A 29-year-old man presented with a history of sudden eruption of maculopapular erythematous lesions, mainly on the face, neck, and upper chest, 3 weeks after sleeve gastrectomy (Figure 2). Clinically, a preliminary diagnosis of folliculitis was made. The surgery was performed in Jordan 3 weeks prior to consultation. His medical records showed a previous BMI of 40 kg/m2, without any co-morbidities. Blood tests were unre-markable, including normal vitamin and trace element levels. The were no known allergies. To confirm the post-surgical rash, a punch biopsy performed, which showed moderate inflammatory infiltrate of neutrophils and lymphocytes in the follicular ostium, confirming the diagnosis. The patient was started on Vibramycin 100 mg once a day for a month with betamethasone and fusidic acid cream twice a day for the upper chest and Clindamycin for the face. The patient came for a checkup 3 weeks later, showing complete healing (Figure 3), and was therefore discharged.
A 39-year-old woman presented with a sudden eruptive rash on the upper chest and both sides of the neck just 2 weeks after a sleeve gastrectomy (previous BMI 40 Kg/m2). The rash displayed an erythematous follicular pattern, indicating folliculitis (Figure 4). We requested a biopsy to confirm the diagnosis, but this was unfortunately refused by the patient. Before surgery, vitamin and trace element levels were normal, and prophylactic supplements of vitamin B12 were given. After the surgery, blood tests were unremarkable. The patient had no known allergies. Vibramycin 100 mg once a day was given for 2 weeks, with betamethasone and fusidic acid cream twice daily. The patient returned 2 weeks later with complete healing of lesions but with post-inflammatory hyperpigmentation. Whitening cream was given, which was very effective.
A 32-year-old man presented with a severe eruptive rash on his trunk, chest, and face, which developed 4 weeks after sleeve gastrectomy (previous BMI 40 kg/m2). The lesions in this patient were also follicular (Figure 5), which was later confirmed by histology. Like the previous patients, there were no known co-morbidities or allergies, and blood tests were unremarkable before and after surgery. Doxycycline 100 mg once a day was given for 1 month with Clindamycin solution. The patient returned in 3 weeks with complete healing.
The sample size here is very small, only including 4 reported cases. Therefore, although 75% of patients presented with folliculitis in this report, the population from which the patients were sampled may show a stronger weighting towards dermatitis. Secondly, we need to acknowledge that patients were assessed under the umbrella term of folliculitis, when subtype stratification may also be important. This is important because the known etiology of these conditions is not the same; therefore, the mechanisms underlying the possible association between bariatric surgery and folliculitis may be different. Nonetheless, despite these differences, the common denominator is skin manifestations in a large proportion of patients after bariatric surgery, manifesting within 4 weeks. Hence, this may be a unifying mechanism, as discussed.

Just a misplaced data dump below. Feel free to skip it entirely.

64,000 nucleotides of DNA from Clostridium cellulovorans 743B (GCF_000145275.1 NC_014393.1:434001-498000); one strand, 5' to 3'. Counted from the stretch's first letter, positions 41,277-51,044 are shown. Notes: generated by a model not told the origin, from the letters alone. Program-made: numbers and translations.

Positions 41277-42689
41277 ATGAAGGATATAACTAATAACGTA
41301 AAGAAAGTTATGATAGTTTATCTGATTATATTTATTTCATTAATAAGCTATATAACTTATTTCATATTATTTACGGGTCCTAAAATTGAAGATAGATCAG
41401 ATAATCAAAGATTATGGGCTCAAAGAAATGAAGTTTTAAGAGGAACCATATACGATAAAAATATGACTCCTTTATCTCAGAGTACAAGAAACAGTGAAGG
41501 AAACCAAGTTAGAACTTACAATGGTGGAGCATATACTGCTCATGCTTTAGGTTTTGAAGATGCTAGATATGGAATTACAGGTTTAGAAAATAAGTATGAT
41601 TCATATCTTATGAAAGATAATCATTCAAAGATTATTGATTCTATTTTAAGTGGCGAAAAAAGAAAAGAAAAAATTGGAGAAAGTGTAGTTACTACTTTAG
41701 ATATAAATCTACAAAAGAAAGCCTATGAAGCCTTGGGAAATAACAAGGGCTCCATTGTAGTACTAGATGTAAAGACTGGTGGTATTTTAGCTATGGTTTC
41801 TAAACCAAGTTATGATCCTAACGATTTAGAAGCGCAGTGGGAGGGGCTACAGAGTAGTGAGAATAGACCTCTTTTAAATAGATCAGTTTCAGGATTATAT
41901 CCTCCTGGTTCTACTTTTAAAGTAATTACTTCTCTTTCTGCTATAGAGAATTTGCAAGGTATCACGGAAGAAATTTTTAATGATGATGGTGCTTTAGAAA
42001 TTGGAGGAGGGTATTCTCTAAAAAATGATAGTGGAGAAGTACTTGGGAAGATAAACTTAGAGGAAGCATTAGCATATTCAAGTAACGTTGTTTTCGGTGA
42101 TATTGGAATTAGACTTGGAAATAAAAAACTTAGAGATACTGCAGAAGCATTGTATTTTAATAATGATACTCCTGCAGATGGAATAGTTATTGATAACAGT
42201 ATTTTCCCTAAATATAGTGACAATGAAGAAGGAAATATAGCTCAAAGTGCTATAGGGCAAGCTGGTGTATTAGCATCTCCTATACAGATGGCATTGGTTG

Thirdly, all patients reported were of the same Saudi Arabian ethnicity, but it is known that the distribution of skin conditions varies with ethnicity, with a role for both genetics and the environment. We also did not control for confounding by lifestyle factors. This is significant, especially given that it is understood that various factors such as stress, smoking, and diet can have a range of effects on the skin. Furthermore, patients in need of bariatric surgery were randomly sampled, and pre-surgical factors of weight, body mass index (BMI), and secondary conditions were not taken into account. For example, one of the cases had his surgery abroad in Jordan, where the criteria for bariatric surgery appear to differ. Finally, the follow-up only extended as far as hospital visits for therapy. More specifically, it was assumed in the patient with post-surgical dermatitis that there was complete elimination of the skin rash, but without follow-up, there is no confirmation.
Finally, we must take care in extrapolating our findings to all patients developing a skin rash following bariatric surgery, especially given that some evidence shows variation in cutaneous manifestation between the subtypes of bariatric surgeries. For example, Shope et al. found that there is an increased incidence of infection in circular-stapled anastomoses compared to linear-stapled anastomoses in laparoscopic Rouxen-Y gastric bypass .
As a result of the increase in incidence in bariatric surgery, rarer and less frequent complications of these procedures are more likely to become apparent. Here, we describe a possible complication of a peculiar rash developing several weeks after surgery. Currently, we only have a collection of case studies with a few plausible explanations for this presentation. However, the clinical significance (if any) of this relationship needs to be assessed by further epidemiological studies and randomized clinical trials. After defining this association and its pathogenesis, we might be able to treat it effectively and ultimately prevent it.
FiguresFigure 1.. Case 1: Widespread rash 3 weeks after surgery. Erythematous maculopapular rash on the chest and abdomen (A), forehead (B), and back (C). Figure 2.. Case 2: Presentation before treatment. Erythematous papules on the back (A), forehead (B) and left side of the neck (C). Figure 3.. Case 2: Presentation after treatment. Improvement of the skin rash with resolution of the papules, as shown in both the back (A) and the left side of the neck (B). Figure 4.. Case 3: Presentation before treatment. Papular rash on the chest (A, B). Figure 5.. Case 4: Presentation before treatment. Maculopapular rash on the back (A), chest (B) and left side of the neck (C).